Saturday, June 12, 2010

New Issue Review- "Human Target" vol. 3 #5

(August 2010)

"The Wanted: Extremely Dead Contract! pt. 5- Havoc in Hong Kong!" "Scars pt. 5- Not Really"

Robbie Thomspon and Len Wein (writers), Bruno Redondo and Chris Sprouse (artists). Cover by Ryan Sook.

Summary- The Human Target (Christopher Chance) continues his international trek to recover the secret ledgers of Don Morelli, a repentant mafia crime lord who has decided to turn himself over to federal prosecutors in the United States. Now on the home stretch, Chance finds himself in Hong Kong, with Morelli and the Dons daughter Angelica in tow. As usual, Chance almost immediately finds himself attacked by a squad of mob hitmen. It seems that there's a mole in Chance's operation, an enemy who may be right under his nose. In the back up story, a woman Chance has been seducing reveals herself to be yet another assassin, and we learn the secret of another one of Chance's many scars.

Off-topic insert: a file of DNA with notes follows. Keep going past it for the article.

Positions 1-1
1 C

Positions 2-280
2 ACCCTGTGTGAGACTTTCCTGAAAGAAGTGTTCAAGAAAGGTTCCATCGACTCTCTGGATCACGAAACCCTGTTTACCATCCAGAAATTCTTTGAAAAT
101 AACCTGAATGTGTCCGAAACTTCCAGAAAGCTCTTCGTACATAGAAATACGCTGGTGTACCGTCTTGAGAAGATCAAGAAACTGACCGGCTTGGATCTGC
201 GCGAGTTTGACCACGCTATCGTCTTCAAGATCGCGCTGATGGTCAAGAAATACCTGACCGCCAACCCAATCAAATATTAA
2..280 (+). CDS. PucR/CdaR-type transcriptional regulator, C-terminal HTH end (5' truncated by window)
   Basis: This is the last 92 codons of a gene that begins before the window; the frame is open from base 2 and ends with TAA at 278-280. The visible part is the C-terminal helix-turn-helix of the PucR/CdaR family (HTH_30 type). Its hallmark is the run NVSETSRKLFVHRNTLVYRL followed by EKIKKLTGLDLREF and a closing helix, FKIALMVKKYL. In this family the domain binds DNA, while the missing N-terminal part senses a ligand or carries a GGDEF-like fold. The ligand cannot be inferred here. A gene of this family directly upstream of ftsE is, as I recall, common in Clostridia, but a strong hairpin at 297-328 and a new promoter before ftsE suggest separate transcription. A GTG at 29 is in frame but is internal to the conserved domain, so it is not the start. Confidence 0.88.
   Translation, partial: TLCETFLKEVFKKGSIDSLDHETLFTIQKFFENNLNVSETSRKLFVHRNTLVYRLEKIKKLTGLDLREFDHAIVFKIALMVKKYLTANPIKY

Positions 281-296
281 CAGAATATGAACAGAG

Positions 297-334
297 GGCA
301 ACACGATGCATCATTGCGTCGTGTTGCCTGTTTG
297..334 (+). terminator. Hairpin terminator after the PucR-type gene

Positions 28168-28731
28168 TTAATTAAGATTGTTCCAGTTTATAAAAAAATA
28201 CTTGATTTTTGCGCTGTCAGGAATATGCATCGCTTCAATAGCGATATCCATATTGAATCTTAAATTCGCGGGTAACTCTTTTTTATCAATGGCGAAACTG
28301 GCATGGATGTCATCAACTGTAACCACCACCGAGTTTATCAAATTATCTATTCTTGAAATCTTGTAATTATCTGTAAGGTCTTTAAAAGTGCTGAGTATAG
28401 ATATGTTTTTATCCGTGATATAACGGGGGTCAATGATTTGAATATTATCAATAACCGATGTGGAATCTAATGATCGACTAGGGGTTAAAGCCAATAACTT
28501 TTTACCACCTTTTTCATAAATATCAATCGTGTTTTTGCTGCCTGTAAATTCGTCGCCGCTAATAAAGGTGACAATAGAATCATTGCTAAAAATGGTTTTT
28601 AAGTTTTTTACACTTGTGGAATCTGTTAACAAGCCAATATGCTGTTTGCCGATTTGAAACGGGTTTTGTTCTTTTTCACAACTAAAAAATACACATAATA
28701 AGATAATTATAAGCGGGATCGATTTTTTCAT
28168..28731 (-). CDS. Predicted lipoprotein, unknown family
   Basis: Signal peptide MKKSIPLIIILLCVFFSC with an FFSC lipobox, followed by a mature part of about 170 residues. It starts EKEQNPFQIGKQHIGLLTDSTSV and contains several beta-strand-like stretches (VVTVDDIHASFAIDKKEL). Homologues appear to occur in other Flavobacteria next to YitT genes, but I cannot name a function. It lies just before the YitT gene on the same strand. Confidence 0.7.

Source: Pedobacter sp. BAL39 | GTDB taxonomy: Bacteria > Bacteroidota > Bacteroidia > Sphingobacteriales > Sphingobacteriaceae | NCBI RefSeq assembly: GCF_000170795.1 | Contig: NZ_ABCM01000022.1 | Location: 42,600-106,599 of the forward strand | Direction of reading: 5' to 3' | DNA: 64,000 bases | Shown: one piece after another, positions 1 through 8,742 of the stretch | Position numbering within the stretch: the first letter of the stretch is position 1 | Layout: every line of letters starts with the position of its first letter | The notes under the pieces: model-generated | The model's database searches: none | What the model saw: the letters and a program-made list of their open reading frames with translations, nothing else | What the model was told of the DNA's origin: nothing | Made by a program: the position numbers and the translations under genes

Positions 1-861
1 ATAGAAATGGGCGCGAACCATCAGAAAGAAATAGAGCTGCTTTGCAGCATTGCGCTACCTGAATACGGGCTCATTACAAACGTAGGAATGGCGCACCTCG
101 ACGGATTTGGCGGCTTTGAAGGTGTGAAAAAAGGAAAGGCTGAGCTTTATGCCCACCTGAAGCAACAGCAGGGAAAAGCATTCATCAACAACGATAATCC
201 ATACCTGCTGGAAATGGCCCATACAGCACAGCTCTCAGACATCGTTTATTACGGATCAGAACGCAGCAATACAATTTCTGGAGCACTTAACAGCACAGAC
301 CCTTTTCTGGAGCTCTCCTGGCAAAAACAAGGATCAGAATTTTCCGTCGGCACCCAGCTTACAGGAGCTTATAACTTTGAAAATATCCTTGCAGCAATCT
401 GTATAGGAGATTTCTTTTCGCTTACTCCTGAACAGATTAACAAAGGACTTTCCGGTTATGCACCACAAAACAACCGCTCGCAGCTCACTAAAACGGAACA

Comments- This is the penultimate issue of a miniseries that bears little resemblance to the Human Target's earlier appearances, as it's missing Christopher Chance's once signature practice of taking the place of the person he's been hired to protect- in other words, becoming a Human Target. Instead, "The Wanted: Extremely Dead Contract" is based on the altered version of the hero used for the semi-hit television series. It's a dumbed-down version of the character to be sure, but still works well enough as a James Bond clone. The twists aren't that surprising and the story retraces well trodden ground, but the action is exciting enough to keep the reader's attention. Len Wein's high octane script is well rendered by Bruno Redondo's pencils, which provide an easy to follow, visually straight-forward style. Redondo also does a great job of capturing actor Mark Valley's likeness as the new (and much blonder) Human Target; his depictions of Chi McBride and Jackie Earle Haley as Chance's compatriots Winston and Guerrero are equally impressive.

On the other hand, the back up story by Robbie Thompson is just a disappointment. This month sees another almost completely silent story (after Thompson used the same gimmick last issue), and despite Chris Sprouse's always impressive artwork, it comes across as five pages of filler. What started as a fairly interesting back up feature has devolved into a waste of pages- pages which would have been much better served if they had been added to Wein's lead story.

Final Rating- 6/10.

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